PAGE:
To get started with Atom, we'll need to get it on your system. This section will go over installing Atom on your system as well as the basics of how to build it from source.
Installing Atom should be fairly simple. Generally, you can go to https://atom.io and at the top of the page you should see a download button as shown here:
The button or buttons should be specific to your platform and the download package should be easily installable. However, let's go over them here in a bit of detail.
Atom follows the standard Mac zip installation process. You can either press the download button from the https://atom.io site or you can go to the Atom releases page to download the
atom-mac.zip file explicitly. Once you have that file, you can click on it to extract the application and then drag the new
Atom application into your "Applications" folder.
When you first open Atom, it will try to install the
apm commands for use in the terminal. In some cases, Atom might not be able to install these commands because it needs an administrator password. To check if Atom was able to install the
atom command, for example, open a terminal window and type
which atom. If the
atom command has been installed, you'll see something like this:
which atom /usr/local/bin/atom $
atom command wasn't installed, the
which command won't return anything:
which atom $
To install the
apm commands, run "Window: Install Shell Commands" from the Command Palette, which will prompt you for an administrator password.
Atom is available with a Windows installer that can be downloaded from https://atom.io or from Atom Releases named
AtomSetup.exe. This setup program will install Atom, add the
apm commands to your
PATH, and create shortcuts on the desktop and in the start menu.
The context menu
Open with Atom in File Explorer, and the option to make Atom available for file association using
Open with..., is controlled by the System Settings panel as seen above.
With Atom open, click on
File > Settings, and then the
System tab on the left. Check the boxes next to
Show in file context menus, as well as
Show in folder context menus. And you’re all set.
To install Atom on Linux, you can download a Debian package or RPM package either from the main Atom website or from the Atom project releases page. These packages do not currently have auto-update features, so when you would like to upgrade to a new release of Atom, you will have to repeat this installation process.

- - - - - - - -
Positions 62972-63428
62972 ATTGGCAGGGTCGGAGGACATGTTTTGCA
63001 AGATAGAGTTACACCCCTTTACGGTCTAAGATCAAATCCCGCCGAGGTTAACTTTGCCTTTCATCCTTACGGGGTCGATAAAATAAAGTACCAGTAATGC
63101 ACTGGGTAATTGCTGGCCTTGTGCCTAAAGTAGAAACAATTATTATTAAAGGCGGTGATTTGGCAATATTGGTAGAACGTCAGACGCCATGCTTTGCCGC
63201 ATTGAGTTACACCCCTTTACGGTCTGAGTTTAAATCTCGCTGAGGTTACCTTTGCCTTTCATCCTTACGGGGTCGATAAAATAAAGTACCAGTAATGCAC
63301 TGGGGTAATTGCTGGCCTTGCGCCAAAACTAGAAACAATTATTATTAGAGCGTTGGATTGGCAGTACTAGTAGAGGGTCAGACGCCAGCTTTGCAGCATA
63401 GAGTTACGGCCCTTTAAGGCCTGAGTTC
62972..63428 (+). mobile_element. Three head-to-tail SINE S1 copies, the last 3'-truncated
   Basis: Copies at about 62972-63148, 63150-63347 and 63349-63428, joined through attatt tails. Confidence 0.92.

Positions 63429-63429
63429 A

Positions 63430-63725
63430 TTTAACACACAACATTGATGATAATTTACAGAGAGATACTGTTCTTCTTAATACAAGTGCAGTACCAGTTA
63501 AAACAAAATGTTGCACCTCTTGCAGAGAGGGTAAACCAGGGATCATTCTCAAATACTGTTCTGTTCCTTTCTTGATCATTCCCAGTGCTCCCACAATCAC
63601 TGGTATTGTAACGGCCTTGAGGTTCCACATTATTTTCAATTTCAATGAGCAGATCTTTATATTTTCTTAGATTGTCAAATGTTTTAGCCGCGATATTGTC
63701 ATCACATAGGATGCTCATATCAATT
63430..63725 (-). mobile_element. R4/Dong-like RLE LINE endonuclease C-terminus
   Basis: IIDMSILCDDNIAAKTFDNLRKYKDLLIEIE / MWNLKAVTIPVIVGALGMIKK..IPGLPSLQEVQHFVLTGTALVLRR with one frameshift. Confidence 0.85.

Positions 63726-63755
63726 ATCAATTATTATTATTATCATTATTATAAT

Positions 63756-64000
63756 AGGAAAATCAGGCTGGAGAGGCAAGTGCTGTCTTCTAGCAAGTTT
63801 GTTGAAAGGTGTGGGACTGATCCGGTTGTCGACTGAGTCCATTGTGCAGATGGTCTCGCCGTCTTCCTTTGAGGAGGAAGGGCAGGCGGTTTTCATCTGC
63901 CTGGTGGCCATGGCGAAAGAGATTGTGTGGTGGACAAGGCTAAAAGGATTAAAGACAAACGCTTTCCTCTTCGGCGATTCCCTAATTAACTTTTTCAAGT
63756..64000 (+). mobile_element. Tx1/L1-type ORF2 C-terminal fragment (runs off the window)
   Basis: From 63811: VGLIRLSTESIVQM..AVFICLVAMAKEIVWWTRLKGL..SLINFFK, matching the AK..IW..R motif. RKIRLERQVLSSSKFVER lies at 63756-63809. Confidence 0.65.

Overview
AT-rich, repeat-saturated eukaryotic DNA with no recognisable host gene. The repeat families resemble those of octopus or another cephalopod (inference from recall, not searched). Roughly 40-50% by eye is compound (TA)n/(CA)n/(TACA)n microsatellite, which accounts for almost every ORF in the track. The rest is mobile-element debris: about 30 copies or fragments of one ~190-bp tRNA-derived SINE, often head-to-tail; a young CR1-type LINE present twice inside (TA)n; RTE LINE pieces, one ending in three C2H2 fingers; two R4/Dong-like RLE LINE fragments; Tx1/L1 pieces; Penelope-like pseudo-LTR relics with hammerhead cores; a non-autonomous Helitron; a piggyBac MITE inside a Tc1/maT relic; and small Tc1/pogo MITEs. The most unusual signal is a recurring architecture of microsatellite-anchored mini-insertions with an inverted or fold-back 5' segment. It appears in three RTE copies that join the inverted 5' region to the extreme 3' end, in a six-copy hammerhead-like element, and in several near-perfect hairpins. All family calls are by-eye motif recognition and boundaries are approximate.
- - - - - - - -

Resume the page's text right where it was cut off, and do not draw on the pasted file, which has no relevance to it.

To install Atom on Debian, Ubuntu, or related systems:
# Install Atom sudo dpkg -i atom-amd64.deb # Install Atom's dependencies if they are missing sudo apt-get -f install
To install Atom on CentOS, Oracle Linux, RedHat Enterprise Linux, Scientific Linux or related systems that use the yum package manager:
sudo yum install -y atom.x86_64.rpm
To install the latest release of Atom on Fedora or other systems that use the DNF package manager:
sudo dnf install -y atom.x86_64.rpm
To install the latest release of Atom on openSUSE or other systems that use the Zypp package manager:
sudo zypper in -y atom.x86_64.rpm
Atom stores configuration and state in a
.atom directory usually located in your home directory (
%userprofile% on Windows). You can however run Atom in portable mode where both the app and the configuration are stored together such as on a removable storage device.
To setup Atom in portable mode download the zip/tar.gz package for your system and extract it to your removable storage.
Then create a
.atom directory alongside the directory that contains atom.exe, for example:
Then create a
.atom directory alongside the Atom.app application, for example:
Then create a
.atom directory alongside the directory that contains the Atom binary, for example:
.atomdirectory must be writeable
.atomdirectory to your portable device
.atomdirectory - just create a subdirectory called
ATOM_HOMEenvironment variable to point wherever you want (you can write a .sh or .cmd script to temporarily set it and launch it from that)
If you just want to build Atom from source, you can also do that. The Atom GitHub repository has detailed build instructions for Mac, Windows, Linux and FreeBSD.
If you are behind a firewall and seeing SSL errors when installing packages you can disable strict SSL by running:
apm config set strict-ssl false
If you are using a HTTP(S) proxy you can configure
apm to use it by running:
apm config set https-proxy YOUR_PROXY_ADDRESS
You can run
apm config get https-proxy to verify it has been set correctly.